Just a few years after founding my first startup in 2004, and bootstrapping it into a revenue-generating business with about 15 employees, the Great Recession descended on us. Miraculously, the business survived, and I remember thinking to myself when I sold it in 2016, “Hopefully, I won’t have to manage a team through such an incredible downturn ever again.”
Unfortunately, I’m now in the midst of navigating through a period that, in many ways, is even more unpredictable than the one my last company faced more than a decade ago.
The company I cofounded in 2018 just raised $3 million in funding. In a lot of ways, this was lucky timing. Entrepreneurs who are currently fundraising and have limited cash reserves face an enormous challenge. We had plans to open our first brick-and-mortar space, expand beyond our Boston pilot, and hire aggressively. All of these priorities have to be reexamined or delayed as we all hunker down for a while.
As I’ve navigated our team through an extraordinary March, I’ve thought a lot about how I led my last venture through the Great Recession more than 10 years ago and came out stronger on the other side. Here are a few of the lessons I’ve kept in mind from that experience, which I hope can be somewhat helpful to the many founders and CEOs who are considering the best next steps for their startups in 2020.
Make decisive budget cuts, even with significant cash reserves
In the months leading up to the Great Recession, I thought my company was in a financially sound position. The business was funded solely through its revenue, and I made sure we had plenty of cash in the bank.
When I went to the board and presented what I felt was a strong financial position, they laughed. They told me point blank that I hadn’t done nearly enough to prepare for a significant slowdown. Specifically, I hadn’t moved on cutting expenses. I was advised to, “Toss people out of the lifeboat.” I proceeded to make the very difficult decisions that come with slashing budgets.
It turned out my board was right. Even with these cuts, we had some weeks during the Great Recession where we barely made payroll. We were able to survive only because we took decisive action even when it looked like we were in a good position financially.
At my current company, we’re very fortunate that we just closed a round of funding. This doesn’t mean that the business can continue spending at its current levels. While I don’t know how long the current economic turmoil will last, I do know it will have a significant impact on our business in the months ahead. With that in mind, our team has already made significant cuts to every aspect of our budget in the short term in order to ensure long-term viability.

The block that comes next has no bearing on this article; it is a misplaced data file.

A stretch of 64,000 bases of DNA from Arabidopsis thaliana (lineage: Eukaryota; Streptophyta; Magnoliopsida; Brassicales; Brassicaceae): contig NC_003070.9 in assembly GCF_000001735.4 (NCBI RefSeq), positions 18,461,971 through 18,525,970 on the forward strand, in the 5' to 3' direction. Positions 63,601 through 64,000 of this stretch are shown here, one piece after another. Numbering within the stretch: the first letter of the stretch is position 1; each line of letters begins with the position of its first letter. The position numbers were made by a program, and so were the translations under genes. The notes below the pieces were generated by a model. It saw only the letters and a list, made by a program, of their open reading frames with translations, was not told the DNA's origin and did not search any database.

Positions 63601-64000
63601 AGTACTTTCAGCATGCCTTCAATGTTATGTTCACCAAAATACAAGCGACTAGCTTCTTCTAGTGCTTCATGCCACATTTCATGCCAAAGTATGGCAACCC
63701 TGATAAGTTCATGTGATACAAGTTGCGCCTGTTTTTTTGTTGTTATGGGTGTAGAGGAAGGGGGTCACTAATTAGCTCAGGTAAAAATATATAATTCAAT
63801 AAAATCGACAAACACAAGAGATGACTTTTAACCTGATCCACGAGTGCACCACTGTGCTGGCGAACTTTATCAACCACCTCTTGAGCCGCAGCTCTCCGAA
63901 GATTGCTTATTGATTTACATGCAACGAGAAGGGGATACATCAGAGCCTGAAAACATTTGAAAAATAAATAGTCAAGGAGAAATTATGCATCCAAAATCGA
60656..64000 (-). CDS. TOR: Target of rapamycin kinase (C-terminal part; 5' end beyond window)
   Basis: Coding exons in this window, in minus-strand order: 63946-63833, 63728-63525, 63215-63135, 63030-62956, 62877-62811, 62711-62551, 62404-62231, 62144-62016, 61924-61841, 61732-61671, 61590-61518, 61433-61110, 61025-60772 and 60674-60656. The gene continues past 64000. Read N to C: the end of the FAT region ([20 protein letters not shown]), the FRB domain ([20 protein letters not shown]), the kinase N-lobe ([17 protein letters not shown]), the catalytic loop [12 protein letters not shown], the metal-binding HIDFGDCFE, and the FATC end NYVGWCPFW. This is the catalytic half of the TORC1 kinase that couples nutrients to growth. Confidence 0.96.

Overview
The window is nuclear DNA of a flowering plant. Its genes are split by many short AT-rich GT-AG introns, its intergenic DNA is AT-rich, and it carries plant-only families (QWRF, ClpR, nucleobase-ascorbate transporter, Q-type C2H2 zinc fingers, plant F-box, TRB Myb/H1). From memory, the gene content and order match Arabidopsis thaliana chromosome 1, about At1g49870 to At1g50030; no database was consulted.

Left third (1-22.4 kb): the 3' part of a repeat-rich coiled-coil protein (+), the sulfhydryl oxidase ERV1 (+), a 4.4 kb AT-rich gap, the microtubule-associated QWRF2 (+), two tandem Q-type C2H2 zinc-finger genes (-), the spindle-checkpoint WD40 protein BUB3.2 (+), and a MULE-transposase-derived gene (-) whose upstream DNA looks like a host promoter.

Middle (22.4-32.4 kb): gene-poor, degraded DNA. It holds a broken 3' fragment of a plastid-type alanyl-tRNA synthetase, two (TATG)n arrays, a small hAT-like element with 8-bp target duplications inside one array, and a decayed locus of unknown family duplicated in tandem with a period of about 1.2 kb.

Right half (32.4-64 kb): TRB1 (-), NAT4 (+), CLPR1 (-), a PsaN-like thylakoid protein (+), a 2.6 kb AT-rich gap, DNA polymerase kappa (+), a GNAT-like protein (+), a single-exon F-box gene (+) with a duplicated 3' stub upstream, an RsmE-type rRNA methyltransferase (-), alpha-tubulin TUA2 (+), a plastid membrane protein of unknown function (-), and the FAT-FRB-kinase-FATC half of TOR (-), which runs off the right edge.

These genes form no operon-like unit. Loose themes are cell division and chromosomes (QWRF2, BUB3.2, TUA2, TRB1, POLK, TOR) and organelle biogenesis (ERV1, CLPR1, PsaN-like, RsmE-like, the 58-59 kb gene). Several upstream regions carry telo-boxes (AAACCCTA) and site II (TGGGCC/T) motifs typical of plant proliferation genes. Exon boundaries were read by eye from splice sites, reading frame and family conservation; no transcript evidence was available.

Find a way to keep your superstars
Great people are hard enough to find. Hopefully, your entire team is made up of the best of the best. Keep your superstars. If they’re really on board with your mission, they want to find a way to stay, too.
At a startup, cutting your budget doesn’t necessarily have to mean making incredible layoffs. Between 2007 and 2009, I was able to negotiate with some employees on taking temporary salary reductions in exchange for more equity in the company. At my current company, we’re working on the same efforts.
Taking a temporary pay cut is hard for anyone, but in extraordinary circumstances—like the one we’re currently facing—it may be the only way that you can both hold on to your best talent and ensure the long-term viability of the business.
You can’t ask your employees to take a pay cut and not do the same yourself. Leading by example here is critical for keeping everyone engaged as your business moves forward.
Focus on projects that will position your startup for long-term success
The company I led through the Great Recession sold software to real estate brokers. During that time, we realized that we could push as hard as we wanted, but sales just weren’t going to speed up until the economy started to grow again. We refocused our time on a big project that none of us ever had the bandwidth for when the economy was humming: building a software-as-a-service (SaaS) version of our application.
We launched this product coming out of the Recession, and it turned out to be the flagship product for the entire company. Being able to sell the business in 2016 was, in large part, due to the product development work our team did during the economic slowdown.
At my current company, we’re similarly looking at this unexpected time as an opportunity. I’m confident we’ll do some of our best work over the next few months, and will come out of the downturn stronger than before.
David Friedman cofounded Knox Financial, a fintech company, in 2018. Prior to Knox, Friedman founded Boston Logic and served as the company’s CEO for more than a decade.